China-Iran Deal: Implications for the US

“The deal shall organically serve the shared interests of China and Iran while at the same time posing implications for the US influence over Iran and the region as a whole”

West Asia as a whole and Iran, in particular, is an important country for China’s project of global infrastructure development and economic connectivity. Individual countries of West Asia have welcomed the Chinese offers under Belt and Road Initiative (BRI) to diversify and develop their economies. Recently, on March 27, 2021, Iran and China signed a 25-Year Comprehensive Strategic Partnership cooperation agreement which has sparked a significant debate after being leaked to the press in July 2020 at the draft stage. This deal is viewed as an extension of the Chinese BRI, and one which will not only serve the interests of Iran and China but also have implications for US foreign policy in the region.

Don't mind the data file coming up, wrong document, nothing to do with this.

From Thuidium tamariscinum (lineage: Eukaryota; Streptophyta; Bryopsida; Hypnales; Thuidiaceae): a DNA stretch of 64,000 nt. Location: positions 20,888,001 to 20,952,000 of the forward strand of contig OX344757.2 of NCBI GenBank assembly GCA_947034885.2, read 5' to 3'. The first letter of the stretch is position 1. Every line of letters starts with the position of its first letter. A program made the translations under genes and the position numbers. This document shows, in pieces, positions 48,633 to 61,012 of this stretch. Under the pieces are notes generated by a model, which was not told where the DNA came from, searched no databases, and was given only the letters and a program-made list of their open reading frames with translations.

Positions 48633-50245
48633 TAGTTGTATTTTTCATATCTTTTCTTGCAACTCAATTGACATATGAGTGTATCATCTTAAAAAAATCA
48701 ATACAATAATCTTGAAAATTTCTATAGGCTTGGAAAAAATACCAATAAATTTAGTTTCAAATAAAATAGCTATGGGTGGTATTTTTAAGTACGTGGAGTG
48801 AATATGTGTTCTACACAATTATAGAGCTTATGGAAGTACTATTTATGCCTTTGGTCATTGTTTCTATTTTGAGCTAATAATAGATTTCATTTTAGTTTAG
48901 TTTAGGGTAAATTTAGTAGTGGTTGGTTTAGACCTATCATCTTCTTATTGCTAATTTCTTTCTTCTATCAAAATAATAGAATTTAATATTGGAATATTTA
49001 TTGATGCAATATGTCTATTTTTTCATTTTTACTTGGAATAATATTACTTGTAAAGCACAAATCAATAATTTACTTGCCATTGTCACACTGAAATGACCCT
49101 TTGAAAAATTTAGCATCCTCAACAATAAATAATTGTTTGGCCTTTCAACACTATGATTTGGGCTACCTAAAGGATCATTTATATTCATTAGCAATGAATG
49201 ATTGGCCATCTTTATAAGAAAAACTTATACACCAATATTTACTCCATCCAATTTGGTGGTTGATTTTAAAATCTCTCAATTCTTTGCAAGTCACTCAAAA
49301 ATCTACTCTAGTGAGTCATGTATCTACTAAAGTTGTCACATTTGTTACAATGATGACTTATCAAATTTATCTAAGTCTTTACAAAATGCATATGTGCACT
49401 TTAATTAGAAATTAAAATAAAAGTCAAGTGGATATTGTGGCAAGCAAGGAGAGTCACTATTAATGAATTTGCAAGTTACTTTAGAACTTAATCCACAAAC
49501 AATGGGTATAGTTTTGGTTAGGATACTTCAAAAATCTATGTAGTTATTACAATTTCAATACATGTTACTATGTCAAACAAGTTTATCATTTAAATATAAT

China and Iran are inheritors of two great ancient civilizations and have sustained strong relations during the ancient and later periods. Both have remained centres of trade along the famous Silk Road. Isfahan was known to be an economic hub in the region. The strong relationship, which had developed over several decades, witnessed a significant decline as a result of the reduction in their power, and also the increased role of colonial powers played a key role in the 18th and 19th centuries. The drastic suffering at the hands of colonial powers resulted in a sense of victimization in China and Iran; therefore, they have been critics of Western powers.